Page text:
Dr. James Springstead, assistant professor of chemical engineering, recently worked with Dr. Jon Kagan, an associate professor at Harvard, and several other worldwide collaborators to determine the mechanism by which oxidized phospholipids hyperactivate the immune response. Oxidized phospholipids are oxidation products of phospholipids that are found in all cell membranes and other lipids particles in the human body. Their findings have been published in the prominent journal Science.
Springstead’s main projects focus on developing novel treatments and determining new measures for determining the risk of heart disease. Through his studies, he and his collaborators have determined that oxidized phospholipids play a prominent role in the development of heart disease.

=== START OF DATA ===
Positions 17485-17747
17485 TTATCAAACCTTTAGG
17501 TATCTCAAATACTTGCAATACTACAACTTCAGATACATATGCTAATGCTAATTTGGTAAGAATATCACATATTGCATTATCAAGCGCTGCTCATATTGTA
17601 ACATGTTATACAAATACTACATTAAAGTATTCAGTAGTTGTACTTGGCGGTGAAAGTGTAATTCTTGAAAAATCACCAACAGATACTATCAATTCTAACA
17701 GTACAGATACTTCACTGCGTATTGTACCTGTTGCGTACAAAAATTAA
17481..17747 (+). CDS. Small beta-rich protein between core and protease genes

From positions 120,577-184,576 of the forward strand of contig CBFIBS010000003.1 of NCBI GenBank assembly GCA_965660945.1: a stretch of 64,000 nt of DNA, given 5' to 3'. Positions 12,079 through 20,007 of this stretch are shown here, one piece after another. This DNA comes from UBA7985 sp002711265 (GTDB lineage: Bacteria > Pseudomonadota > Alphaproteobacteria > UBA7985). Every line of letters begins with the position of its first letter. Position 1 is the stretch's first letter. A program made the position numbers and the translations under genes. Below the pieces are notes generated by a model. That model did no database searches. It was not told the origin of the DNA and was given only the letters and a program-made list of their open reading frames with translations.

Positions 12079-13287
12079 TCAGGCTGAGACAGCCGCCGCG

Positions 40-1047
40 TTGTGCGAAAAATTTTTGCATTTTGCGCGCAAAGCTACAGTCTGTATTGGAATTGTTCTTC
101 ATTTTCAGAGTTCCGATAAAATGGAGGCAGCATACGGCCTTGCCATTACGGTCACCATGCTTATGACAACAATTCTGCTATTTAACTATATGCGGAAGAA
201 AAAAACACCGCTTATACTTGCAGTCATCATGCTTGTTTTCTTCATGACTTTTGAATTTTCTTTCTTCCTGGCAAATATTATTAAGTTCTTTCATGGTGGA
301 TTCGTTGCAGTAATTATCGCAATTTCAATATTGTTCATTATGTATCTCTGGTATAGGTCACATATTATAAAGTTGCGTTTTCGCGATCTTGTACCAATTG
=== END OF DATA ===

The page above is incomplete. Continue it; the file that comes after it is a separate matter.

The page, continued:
In their study published in Science, Kagan and Springstead report that oxidized phospholipids also have the ability to “hyperactivate” the immune system and may be useful in developing hyperactive vaccines. “These results are extremely important in the push to utilize the body’s own immune system in the fight to treat disease,” Springstead said. “We hope that this work will lead to novel vaccines and other treatments in the near future.”